How to Engage Minority Youth

National Minority Mental Health Month
When it comes to mental health, many minorities hold different views about mental illness and may view seeking help as a sign of weakness or a threat to one’s reputation and social status. Additionally, privacy concerns and fear of discrimination may also prevent some from seeking mental health services.
Mental health professionals can help individuals address a wide range of emotions, thoughts, and behaviors that negatively impact their quality of life. Minorities often experience unique stressors and challenges that can lead to higher rates of mental health concerns, such as discrimination, social marginalization, and cultural identity. Accessing mental health services can help individuals better cope with these challenges, improve their emotional and physical health, and strengthen their relationships with others.

How to Engage Minority Youth

Most communities of color have a rich cultural heritage that is built on strong values and beliefs. However, when it comes to mental health, there is often a stigma and reluctance to seek help.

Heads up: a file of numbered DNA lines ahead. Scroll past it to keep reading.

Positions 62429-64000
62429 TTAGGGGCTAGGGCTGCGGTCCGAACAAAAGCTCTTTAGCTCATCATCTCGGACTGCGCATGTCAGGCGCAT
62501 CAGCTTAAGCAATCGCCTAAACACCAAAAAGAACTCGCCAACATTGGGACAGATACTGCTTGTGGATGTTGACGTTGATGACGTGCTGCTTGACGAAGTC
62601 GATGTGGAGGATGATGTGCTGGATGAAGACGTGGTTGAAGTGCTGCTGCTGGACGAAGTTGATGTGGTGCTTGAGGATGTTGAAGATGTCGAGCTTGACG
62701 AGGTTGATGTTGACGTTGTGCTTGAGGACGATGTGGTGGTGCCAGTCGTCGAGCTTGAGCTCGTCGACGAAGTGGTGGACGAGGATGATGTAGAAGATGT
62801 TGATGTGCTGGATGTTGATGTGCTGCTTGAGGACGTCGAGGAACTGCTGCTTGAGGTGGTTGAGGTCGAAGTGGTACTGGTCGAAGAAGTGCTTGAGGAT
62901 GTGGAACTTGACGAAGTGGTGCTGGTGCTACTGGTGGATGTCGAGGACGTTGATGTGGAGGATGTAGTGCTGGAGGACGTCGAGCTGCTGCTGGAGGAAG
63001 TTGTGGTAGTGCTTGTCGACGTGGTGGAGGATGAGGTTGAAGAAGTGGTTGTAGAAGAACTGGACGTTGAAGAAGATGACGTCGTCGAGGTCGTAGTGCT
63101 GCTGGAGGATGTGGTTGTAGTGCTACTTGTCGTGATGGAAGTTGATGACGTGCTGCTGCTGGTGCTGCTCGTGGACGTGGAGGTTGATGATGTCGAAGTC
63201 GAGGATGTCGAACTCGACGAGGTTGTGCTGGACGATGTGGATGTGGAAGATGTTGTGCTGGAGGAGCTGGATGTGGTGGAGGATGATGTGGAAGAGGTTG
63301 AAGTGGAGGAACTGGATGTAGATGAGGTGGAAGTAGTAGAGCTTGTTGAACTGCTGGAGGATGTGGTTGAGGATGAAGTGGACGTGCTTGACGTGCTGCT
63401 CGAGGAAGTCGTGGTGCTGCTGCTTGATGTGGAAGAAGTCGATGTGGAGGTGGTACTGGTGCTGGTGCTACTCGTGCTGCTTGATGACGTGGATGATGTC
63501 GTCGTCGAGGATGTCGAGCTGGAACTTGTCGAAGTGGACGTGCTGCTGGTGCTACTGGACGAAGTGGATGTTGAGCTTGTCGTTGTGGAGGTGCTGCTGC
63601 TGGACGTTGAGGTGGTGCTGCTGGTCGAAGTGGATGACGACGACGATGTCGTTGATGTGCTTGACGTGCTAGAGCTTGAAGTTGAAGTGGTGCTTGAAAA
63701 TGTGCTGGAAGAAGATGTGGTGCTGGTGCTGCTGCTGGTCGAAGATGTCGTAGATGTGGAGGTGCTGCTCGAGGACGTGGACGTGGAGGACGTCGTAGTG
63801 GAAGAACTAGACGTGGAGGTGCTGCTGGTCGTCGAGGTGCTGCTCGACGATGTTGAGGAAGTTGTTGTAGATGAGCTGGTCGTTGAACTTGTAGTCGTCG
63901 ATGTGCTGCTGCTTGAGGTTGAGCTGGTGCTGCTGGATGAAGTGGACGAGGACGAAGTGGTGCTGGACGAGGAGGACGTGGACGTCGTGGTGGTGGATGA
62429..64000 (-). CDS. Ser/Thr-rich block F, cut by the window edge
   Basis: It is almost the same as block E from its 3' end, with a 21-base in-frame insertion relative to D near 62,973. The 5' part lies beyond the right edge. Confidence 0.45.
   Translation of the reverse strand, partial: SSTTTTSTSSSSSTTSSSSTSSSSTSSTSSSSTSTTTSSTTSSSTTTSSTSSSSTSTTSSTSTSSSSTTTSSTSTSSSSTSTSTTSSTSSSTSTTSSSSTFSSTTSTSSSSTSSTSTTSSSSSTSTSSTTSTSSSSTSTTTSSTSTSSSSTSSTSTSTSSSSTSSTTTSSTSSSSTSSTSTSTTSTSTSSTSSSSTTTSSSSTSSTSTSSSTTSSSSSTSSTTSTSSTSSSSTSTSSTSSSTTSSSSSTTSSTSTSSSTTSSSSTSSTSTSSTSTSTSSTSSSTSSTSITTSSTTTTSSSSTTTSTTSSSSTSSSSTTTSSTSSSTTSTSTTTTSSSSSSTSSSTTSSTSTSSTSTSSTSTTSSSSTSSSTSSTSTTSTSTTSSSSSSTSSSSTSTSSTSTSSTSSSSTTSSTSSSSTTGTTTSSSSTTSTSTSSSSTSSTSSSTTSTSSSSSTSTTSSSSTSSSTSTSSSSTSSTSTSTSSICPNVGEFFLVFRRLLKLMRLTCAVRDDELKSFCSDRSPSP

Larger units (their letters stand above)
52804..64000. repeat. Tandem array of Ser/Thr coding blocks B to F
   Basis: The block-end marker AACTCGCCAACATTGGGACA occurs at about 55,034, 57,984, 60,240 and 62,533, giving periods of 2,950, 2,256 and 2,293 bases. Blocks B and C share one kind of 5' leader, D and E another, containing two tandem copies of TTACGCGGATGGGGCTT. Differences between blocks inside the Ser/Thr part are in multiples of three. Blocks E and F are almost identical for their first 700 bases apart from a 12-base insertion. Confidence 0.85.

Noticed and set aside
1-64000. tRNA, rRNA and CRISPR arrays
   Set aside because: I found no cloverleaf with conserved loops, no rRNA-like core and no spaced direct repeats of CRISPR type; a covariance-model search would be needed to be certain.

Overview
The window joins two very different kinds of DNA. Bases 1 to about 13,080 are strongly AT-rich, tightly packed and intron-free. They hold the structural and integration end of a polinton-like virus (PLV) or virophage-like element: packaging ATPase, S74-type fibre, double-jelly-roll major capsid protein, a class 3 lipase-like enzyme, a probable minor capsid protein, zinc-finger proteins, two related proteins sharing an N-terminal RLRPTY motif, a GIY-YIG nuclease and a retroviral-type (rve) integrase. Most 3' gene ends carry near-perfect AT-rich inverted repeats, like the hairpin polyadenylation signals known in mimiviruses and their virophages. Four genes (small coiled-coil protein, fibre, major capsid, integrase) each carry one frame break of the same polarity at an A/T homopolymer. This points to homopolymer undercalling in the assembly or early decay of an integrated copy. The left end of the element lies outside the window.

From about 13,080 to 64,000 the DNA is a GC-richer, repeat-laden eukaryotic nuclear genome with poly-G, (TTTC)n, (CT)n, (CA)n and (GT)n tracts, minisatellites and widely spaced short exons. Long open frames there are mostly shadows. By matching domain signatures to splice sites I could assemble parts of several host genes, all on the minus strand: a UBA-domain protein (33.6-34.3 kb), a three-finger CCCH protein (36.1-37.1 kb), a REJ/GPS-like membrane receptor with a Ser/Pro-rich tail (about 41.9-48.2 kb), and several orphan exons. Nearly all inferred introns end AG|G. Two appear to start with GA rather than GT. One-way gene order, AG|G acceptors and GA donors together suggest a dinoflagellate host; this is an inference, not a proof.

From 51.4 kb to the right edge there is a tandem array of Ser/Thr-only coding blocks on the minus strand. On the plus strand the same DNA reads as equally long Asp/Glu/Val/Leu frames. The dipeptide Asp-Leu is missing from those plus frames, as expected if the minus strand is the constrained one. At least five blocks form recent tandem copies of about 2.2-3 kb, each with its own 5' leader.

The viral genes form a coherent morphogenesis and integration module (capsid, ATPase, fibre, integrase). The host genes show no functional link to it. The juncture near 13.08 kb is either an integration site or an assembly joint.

Hesitation towards seeking mental health care stems from various factors such as cultural norms, language barriers, and limited access to healthcare. These reasons are valid and must be addressed.
What can we do as a community to help bring the gap and support at risk populations to improve mental wellness and have overall humanity?

1. Become Culturally Aware
Challenge yourself to learn about the cultures. What is the trending fashion, styles, “slang”/language, songs, video games being played, interests? Anything that is relevant to our young community

2. Practice Empathy
Try to reach back and recall a difficult time in your life feeling like nobody cares and not being understood. How did you feel? Relate your personal feelings as you try to understand and connect to minority communities. By displaying empathy, you will have more patience and understanding towards these individuals.

3. Serve as a mentor and dedicate one on one time with a young person. Contact various agencies such as “Big Brothers Big Sisters of America”; religious places of worship, and schools that may have volunteer opportunities.

4. Children are a product of their environment. Arrange a time to connect with a parent or friend of a youth and learn what is needed for them and the child. Based on their need, offer resources that may not be well known to this special population.

5. Volunteer time at after school programs and schools in disadvantaged areas.

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Ingrid Montgomery

Ingrid Montgomery